I took a day a few weeks back to experience the fall colors along the Mississippi River. Temps were in the low 60's, but sunny. My route would take me along the east bank of the river, thru the town of Savanna, Illinois northward to Dubuque, Iowa and back home. I struggled a bit with road construction. Those pesky guys in orange tearing up old roadways in favor of newer and much SMOOTHER terrain. I happen to be one of those guys in orange so I don't complain. For me - they are making the roadway a better place to travel whether we want to believe that or not. I took a turn into the Palisades Mississippi State Park, and found a small secluded but VERY breathtaking view of the Mississippi Basin. One of the signs but this area made mention of an eagle watching spot, so I must remember to get back there to watch the eagles. After taking several pictures of the enormous viewpoints, I took back to the highway, snaking along its meandering way. A number of viewpoints exist along the river, and I highly recommend that area as a great way to spend a day or a month!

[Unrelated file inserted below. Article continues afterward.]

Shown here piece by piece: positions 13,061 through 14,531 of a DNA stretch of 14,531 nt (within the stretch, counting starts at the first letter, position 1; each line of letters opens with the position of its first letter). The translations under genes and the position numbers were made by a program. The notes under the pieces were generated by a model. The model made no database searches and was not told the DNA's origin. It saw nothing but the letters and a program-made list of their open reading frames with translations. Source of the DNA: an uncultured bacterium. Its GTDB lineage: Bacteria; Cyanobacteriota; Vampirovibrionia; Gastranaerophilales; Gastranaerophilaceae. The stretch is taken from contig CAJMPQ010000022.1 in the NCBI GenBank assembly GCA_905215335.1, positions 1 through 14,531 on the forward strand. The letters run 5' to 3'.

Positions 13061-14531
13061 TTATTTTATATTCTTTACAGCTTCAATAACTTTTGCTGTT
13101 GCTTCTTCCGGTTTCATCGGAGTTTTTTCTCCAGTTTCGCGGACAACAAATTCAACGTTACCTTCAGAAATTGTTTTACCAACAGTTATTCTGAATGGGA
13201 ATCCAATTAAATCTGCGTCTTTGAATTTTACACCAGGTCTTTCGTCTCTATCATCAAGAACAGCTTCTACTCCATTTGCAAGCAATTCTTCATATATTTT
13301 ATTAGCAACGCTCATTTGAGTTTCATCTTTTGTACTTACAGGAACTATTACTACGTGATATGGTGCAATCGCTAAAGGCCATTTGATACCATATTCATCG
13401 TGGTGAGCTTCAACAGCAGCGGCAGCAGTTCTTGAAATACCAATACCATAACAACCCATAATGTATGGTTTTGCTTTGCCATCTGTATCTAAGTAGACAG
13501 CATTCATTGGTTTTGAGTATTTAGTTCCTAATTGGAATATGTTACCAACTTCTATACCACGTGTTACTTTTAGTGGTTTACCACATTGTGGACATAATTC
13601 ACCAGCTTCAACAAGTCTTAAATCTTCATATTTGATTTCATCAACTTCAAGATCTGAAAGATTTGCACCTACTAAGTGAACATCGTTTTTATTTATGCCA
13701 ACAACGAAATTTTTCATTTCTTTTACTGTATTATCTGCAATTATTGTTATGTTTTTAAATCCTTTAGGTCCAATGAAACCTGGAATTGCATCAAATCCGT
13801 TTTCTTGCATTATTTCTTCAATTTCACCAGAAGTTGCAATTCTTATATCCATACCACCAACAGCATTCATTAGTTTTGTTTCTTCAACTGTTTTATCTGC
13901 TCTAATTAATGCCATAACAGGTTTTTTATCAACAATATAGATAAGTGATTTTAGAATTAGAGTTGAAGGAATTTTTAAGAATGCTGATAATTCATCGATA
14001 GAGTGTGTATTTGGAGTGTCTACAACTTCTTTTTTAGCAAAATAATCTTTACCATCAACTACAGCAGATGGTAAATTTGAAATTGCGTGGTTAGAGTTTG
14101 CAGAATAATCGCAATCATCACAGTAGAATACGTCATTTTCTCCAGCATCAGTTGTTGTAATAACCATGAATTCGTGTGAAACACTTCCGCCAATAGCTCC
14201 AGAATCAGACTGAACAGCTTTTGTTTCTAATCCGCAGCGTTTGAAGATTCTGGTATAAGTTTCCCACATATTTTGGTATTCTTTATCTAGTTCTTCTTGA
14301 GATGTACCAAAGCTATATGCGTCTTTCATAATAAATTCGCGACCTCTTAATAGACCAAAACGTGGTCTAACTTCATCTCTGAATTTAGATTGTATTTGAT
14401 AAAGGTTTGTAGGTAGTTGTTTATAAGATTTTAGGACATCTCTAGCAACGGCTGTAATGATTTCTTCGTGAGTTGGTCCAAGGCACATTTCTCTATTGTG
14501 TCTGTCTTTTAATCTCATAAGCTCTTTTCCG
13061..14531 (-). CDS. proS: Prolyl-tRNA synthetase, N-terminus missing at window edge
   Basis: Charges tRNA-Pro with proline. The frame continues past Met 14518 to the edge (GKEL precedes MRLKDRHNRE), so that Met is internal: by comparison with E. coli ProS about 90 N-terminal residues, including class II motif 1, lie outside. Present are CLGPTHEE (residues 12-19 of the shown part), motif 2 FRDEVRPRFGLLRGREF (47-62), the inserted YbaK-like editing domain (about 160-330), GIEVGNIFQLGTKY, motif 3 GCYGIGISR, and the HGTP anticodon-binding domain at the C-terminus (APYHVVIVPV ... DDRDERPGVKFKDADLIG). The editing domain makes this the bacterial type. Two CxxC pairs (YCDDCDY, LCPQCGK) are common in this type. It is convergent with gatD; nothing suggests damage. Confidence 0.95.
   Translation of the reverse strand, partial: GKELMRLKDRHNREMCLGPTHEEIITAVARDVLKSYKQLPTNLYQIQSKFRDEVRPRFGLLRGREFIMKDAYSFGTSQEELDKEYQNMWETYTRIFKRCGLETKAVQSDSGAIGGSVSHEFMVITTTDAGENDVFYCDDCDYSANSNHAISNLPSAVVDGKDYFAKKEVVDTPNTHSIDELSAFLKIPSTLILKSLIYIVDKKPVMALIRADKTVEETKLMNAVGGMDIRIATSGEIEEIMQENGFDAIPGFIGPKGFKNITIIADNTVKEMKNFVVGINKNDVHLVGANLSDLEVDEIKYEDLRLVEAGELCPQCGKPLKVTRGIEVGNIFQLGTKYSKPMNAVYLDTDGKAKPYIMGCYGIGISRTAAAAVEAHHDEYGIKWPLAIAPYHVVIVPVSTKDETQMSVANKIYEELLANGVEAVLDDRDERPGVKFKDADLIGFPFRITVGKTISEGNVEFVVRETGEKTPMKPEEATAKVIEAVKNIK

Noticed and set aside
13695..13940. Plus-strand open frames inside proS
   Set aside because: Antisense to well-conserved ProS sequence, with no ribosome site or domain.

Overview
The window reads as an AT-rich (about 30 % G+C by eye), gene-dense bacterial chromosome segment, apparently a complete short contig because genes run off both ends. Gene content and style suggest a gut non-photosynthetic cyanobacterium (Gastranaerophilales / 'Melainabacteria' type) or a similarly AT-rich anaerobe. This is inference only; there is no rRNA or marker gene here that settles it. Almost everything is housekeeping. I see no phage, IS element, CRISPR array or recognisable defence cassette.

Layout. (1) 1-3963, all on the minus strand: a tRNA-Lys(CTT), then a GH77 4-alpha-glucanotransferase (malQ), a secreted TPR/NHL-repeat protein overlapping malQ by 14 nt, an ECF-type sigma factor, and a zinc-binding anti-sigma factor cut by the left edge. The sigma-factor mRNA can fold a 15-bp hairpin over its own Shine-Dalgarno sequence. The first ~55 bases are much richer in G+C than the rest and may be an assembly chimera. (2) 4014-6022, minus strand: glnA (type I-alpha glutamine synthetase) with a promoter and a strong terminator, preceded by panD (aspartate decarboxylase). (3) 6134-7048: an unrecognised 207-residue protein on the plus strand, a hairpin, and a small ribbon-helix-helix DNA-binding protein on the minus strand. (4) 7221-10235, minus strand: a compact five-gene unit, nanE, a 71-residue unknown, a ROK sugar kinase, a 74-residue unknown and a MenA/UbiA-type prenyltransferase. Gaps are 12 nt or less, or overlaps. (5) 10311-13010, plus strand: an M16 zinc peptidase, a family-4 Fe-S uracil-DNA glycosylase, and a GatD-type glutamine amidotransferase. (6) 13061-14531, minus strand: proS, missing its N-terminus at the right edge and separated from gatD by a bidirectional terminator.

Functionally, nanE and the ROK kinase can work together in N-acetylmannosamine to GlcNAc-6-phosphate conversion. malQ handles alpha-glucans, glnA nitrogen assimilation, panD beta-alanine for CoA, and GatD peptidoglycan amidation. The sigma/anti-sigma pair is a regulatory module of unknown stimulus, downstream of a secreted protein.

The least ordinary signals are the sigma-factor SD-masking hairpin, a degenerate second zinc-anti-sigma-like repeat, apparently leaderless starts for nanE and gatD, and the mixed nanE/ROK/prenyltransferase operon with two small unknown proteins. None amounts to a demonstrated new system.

One particular town is Galena, Illinois. Upon first observation I noted several antique furniture shops. There are several smaller private shops, but this is a town that you could spend many days in and lots of money. My wife and I, having just purchased our first home (late bloomers of sorts) we are just starting to look for small pieces to decorate our modest dwelling. Unfortunately on the bike I was, so more notes to self that this is a must see and shop place. The raw beauty of the old stone buildings covered in fall foliage just oozes artwork before your eyes.